Meanwhile, in the build-up to the general election, the Labour and Conservative parties are accusing each other of secret plans to increase the taxes we pay.
Robert Browne-Clayton, chief executive at IFAP, says: "It is still too early to say what effect the general election will have, but it is clear that higher taxation is likely, no matter which party is in power.
"The amount of money paid unnecessarily to the Inland Revenue each year is staggering. Taxpayers must get their financial affairs in order before they start paying more."
The amount we waste amounts to about pounds 158 per person per year, according to IFAP's survey, carried out on its behalf by Mintel, the research organisation.
Mintel analysed data supplied by the Inland Revenue's own Personal Income Survey to arrive at its own assessment of how much unnecessary tax is paid.
Up to pounds 1.04bn is wasted by taxpayers with long-term bank and building society accounts who do not have Tessas and 5.3 million non-taxpayers who have not registered to receive gross interest;
Some pounds 867m is wasted in inheritance tax because we do not plan ahead and use a combination of tax avoidance measures to minimise our bills;
More than pounds 870m is wasted by not paying company bonuses through profit- related pay schemes, at least until 1998, when they are due to peter out over a two-year period;
A further pounds 767m is shelled out by unit and investment trust holders - and many shareholders - who do not make full use of their personal equity plan allowances. Peps allow savers to roll up profits on investments free of capital gains and income taxes;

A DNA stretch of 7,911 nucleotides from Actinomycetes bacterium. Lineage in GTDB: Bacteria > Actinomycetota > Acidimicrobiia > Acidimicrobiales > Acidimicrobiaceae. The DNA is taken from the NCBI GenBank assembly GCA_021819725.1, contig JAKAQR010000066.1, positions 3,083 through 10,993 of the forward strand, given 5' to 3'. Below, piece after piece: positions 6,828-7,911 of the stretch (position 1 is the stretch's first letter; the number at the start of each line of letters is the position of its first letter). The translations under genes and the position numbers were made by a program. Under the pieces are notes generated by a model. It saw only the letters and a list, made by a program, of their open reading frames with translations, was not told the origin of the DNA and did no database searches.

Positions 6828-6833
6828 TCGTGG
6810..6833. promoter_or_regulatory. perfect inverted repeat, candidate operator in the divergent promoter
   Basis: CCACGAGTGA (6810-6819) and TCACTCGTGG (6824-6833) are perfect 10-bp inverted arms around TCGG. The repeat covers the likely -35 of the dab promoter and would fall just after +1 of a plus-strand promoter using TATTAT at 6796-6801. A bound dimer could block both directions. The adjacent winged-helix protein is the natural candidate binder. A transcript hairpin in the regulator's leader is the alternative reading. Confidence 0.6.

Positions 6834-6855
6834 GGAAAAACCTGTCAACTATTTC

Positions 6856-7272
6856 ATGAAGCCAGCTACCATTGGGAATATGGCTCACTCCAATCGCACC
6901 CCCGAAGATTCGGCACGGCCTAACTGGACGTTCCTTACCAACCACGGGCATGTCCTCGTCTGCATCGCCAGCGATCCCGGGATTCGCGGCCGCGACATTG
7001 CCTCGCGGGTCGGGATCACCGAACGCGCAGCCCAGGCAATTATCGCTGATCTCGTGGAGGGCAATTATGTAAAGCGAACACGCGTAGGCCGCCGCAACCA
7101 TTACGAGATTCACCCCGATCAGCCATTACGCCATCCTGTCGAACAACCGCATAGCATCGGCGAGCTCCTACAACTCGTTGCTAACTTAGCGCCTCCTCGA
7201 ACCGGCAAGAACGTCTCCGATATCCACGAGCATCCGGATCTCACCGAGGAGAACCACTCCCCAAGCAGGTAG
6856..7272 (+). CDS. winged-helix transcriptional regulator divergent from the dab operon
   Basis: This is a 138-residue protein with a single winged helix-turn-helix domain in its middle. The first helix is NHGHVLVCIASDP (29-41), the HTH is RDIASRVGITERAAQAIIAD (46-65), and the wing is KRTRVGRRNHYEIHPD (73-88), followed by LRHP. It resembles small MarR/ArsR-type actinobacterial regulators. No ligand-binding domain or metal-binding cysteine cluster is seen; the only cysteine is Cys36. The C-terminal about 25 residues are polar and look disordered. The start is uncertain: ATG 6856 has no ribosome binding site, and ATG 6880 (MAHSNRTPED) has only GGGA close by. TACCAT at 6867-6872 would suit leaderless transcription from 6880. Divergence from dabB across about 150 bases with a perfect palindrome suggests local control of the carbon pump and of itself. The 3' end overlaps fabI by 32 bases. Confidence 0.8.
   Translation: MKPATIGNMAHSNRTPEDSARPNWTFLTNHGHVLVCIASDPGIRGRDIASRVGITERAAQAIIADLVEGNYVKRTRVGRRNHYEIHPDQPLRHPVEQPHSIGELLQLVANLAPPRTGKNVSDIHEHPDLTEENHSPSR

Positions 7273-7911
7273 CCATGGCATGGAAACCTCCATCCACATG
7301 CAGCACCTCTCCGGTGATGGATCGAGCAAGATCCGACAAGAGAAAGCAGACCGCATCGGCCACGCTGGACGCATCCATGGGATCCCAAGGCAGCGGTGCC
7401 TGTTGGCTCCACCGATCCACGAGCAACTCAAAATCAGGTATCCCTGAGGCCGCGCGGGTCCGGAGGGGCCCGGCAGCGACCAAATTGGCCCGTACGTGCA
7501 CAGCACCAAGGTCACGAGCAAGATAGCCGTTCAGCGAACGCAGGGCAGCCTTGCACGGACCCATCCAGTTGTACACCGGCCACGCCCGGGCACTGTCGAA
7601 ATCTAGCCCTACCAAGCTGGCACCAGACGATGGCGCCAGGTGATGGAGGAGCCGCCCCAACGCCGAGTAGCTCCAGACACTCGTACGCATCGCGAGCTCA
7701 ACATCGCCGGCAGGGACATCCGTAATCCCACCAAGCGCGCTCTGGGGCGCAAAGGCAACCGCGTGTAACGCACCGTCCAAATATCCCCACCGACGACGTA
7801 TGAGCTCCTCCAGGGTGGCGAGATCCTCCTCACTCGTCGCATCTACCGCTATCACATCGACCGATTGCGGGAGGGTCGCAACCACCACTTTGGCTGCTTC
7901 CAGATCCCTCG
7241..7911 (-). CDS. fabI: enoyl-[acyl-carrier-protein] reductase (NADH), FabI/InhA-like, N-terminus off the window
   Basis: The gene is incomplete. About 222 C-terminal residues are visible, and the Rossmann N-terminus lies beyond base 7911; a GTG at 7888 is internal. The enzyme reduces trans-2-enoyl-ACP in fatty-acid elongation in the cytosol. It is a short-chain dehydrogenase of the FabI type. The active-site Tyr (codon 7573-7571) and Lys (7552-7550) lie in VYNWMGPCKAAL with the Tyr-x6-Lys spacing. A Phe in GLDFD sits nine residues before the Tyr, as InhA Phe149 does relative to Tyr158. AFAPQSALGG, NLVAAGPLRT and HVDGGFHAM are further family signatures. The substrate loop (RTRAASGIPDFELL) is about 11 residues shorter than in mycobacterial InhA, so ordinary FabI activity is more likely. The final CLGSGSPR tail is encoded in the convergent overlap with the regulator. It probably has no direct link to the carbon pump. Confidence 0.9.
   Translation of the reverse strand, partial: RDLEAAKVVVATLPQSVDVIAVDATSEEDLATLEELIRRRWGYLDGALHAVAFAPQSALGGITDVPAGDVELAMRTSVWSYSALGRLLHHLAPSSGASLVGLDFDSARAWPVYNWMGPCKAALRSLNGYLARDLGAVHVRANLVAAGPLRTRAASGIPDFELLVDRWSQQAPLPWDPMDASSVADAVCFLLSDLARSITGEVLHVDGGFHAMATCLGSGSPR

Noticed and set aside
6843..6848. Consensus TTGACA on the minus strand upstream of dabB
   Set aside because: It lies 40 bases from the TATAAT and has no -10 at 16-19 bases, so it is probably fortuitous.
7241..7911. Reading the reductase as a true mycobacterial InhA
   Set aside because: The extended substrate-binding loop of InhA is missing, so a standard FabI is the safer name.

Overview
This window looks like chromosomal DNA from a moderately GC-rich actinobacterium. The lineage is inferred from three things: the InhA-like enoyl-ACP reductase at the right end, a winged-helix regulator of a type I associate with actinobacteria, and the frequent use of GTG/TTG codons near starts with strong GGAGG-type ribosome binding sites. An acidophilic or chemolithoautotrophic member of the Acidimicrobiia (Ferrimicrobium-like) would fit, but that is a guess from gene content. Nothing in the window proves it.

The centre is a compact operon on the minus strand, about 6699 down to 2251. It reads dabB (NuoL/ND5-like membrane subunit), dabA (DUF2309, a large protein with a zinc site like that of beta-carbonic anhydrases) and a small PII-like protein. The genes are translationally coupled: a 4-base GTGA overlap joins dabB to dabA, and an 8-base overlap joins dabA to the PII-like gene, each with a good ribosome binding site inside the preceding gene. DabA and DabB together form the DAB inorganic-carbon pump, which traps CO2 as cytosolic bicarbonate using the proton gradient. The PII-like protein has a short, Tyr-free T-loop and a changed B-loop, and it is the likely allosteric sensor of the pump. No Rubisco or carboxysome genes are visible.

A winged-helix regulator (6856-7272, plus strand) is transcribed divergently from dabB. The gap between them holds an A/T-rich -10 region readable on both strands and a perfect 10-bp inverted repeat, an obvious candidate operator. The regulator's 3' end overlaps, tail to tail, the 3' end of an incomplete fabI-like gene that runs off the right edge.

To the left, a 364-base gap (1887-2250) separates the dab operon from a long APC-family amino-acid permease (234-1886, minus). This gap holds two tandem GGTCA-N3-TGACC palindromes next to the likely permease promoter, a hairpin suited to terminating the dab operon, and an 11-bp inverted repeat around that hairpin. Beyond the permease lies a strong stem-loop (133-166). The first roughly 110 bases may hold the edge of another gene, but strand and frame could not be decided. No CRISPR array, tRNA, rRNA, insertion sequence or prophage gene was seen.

Up to 1.4 million people, including many married couples, "mislay" an additional pounds 607m, simply by failing to claim their allowances where only one person is working;
Higher-rate taxpayers who are members of company pension schemes waste pounds 419m by not making the best use of their pension top-ups, called additional voluntary contributions (AVCs) or free-standing AVCs;
Unnecessary capital gains taxes paid by small shareholders who do not use their exemptions properly, or fail to use their CGT-exempt Peps, cost pounds 318m;
A combination of Inland Revenue error and interest and penalties incurred for late payment of tax cost up to pounds 215m;
Almost pounds 160m is paid into endowment policies by savers who do not have a friendly society policy, which would be tax-exempt up to pounds 25 a month. Higher-rate taxpayers who buy life assurance but do not use tax relief by linking it to a personal pension contribute to this amount;
Charity donations that are not made through Gift Aid, the tax-free vehicle introduced by the Government in 1987, add a further pounds 119m, while the final pounds 97m comes from investors who opt for National Savings products or gilts but fail to reclaim tax they are entitled to or choose the wrong product.
Mintel also looked at self-assessment, a reform to be introduced by the Inland Revenue in April this year. Potential pitfalls of the system include the heavy penalties likely to be levied if taxpayers fail to fill in their forms correctly and on time.
Mintel looked at a trial carried out by the Inland Revenue in Leicester in 1995, where a significant proportion of the forms were sent in late or contained errors. Based on the Leicester sample, Mintel estimates the additional unnecessary costs to be borne by the taxpayer could reach pounds 1.4bn. This is disputed by the Inland Revenue, which argues that its system has been refined in the light of the trials and is now among the simplest and easiest to understand in the worldn
For a list of three IFA Promotion-backed independent financial advisers near your home or place of work, call 0117 971 1177. However, remember that the advisers are not screened for their tax expertise. Be sure to ask them what their qualifications are.